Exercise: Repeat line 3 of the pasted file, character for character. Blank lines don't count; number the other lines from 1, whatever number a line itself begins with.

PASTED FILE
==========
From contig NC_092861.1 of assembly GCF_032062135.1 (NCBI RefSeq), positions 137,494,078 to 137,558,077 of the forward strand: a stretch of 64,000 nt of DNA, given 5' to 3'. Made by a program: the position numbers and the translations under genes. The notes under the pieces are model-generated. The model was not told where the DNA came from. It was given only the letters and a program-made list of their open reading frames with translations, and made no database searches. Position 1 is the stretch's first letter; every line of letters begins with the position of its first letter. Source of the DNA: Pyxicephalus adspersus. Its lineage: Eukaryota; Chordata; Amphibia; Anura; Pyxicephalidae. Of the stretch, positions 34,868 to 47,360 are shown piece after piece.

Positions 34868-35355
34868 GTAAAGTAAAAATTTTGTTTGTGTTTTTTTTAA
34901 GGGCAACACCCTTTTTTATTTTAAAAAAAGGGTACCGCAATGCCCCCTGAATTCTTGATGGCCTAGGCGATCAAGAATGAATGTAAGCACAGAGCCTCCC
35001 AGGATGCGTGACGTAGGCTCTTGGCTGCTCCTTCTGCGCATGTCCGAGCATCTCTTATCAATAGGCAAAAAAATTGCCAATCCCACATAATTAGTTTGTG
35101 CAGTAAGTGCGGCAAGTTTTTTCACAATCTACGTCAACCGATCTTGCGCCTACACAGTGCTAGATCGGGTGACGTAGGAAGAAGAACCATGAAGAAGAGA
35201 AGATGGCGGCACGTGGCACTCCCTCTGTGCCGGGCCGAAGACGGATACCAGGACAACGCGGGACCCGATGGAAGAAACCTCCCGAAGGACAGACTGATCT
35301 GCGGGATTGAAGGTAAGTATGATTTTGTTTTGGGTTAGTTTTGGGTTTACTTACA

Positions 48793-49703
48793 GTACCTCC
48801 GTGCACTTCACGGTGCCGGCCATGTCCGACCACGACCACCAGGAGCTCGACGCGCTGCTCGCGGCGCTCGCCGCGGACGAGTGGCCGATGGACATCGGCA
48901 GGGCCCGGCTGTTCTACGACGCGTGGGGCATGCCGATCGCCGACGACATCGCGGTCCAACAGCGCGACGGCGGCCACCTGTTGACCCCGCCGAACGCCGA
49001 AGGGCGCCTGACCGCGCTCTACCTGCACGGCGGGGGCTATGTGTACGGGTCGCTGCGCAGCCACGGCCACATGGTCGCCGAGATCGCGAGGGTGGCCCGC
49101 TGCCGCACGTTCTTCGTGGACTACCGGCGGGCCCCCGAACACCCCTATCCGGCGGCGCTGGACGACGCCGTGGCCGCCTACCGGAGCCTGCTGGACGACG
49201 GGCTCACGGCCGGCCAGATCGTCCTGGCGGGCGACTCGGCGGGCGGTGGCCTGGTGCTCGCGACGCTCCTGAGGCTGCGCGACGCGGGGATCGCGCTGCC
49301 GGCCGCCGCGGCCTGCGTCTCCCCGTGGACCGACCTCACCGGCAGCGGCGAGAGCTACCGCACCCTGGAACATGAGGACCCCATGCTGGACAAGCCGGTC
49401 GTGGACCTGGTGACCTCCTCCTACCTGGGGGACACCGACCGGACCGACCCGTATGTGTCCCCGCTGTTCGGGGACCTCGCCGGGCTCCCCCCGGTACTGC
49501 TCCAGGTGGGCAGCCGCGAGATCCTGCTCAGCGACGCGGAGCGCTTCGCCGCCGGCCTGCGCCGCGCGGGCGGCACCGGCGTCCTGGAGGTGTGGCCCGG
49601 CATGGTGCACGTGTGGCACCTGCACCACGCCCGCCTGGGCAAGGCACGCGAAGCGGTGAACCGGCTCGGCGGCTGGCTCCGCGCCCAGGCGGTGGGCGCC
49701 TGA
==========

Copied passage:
34868 GTAAAGTAAAAATTTTGTTTGTGTTTTTTTTAA